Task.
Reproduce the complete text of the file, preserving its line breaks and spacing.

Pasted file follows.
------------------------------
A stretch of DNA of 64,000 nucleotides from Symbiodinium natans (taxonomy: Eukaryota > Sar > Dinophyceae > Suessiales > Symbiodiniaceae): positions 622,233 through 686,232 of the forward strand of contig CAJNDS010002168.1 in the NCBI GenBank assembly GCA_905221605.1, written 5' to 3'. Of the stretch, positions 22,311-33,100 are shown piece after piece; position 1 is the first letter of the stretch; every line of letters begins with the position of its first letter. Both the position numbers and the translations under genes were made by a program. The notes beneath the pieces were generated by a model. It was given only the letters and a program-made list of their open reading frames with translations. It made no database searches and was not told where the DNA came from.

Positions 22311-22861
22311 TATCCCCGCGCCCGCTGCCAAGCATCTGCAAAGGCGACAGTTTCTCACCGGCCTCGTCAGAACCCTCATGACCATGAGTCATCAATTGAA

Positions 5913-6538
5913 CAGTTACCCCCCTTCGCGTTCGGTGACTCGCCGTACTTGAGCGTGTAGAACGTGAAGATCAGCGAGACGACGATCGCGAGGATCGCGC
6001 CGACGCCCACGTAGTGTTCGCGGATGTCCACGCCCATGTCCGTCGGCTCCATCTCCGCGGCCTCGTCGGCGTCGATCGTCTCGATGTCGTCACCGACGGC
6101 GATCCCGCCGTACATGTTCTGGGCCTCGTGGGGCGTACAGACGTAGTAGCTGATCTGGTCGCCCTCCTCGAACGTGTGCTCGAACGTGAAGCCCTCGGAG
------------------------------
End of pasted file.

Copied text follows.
A stretch of DNA of 64,000 nucleotides from Symbiodinium natans (taxonomy: Eukaryota > Sar > Dinophyceae > Suessiales > Symbiodiniaceae): positions 622,233 through 686,232 of the forward strand of contig CAJNDS010002168.1 in the NCBI GenBank assembly GCA_905221605.1, written 5' to 3'. Of the stretch, positions 22,311-33,100 are shown piece after piece; position 1 is the first letter of the stretch; every line of letters begins with the position of its first letter. Both the position numbers and the translations under genes were made by a program. The notes beneath the pieces were generated by a model. It was given only the letters and a program-made list of their open reading frames with translations. It made no database searches and was not told where the DNA came from.

Positions 22311-22861
22311 TATCCCCGCGCCCGCTGCCAAGCATCTGCAAAGGCGACAGTTTCTCACCGGCCTCGTCAGAACCCTCATGACCATGAGTCATCAATTGAA

Positions 5913-6538
5913 CAGTTACCCCCCTTCGCGTTCGGTGACTCGCCGTACTTGAGCGTGTAGAACGTGAAGATCAGCGAGACGACGATCGCGAGGATCGCGC
6001 CGACGCCCACGTAGTGTTCGCGGATGTCCACGCCCATGTCCGTCGGCTCCATCTCCGCGGCCTCGTCGGCGTCGATCGTCTCGATGTCGTCACCGACGGC
6101 GATCCCGCCGTACATGTTCTGGGCCTCGTGGGGCGTACAGACGTAGTAGCTGATCTGGTCGCCCTCCTCGAACGTGTGCTCGAACGTGAAGCCCTCGGAG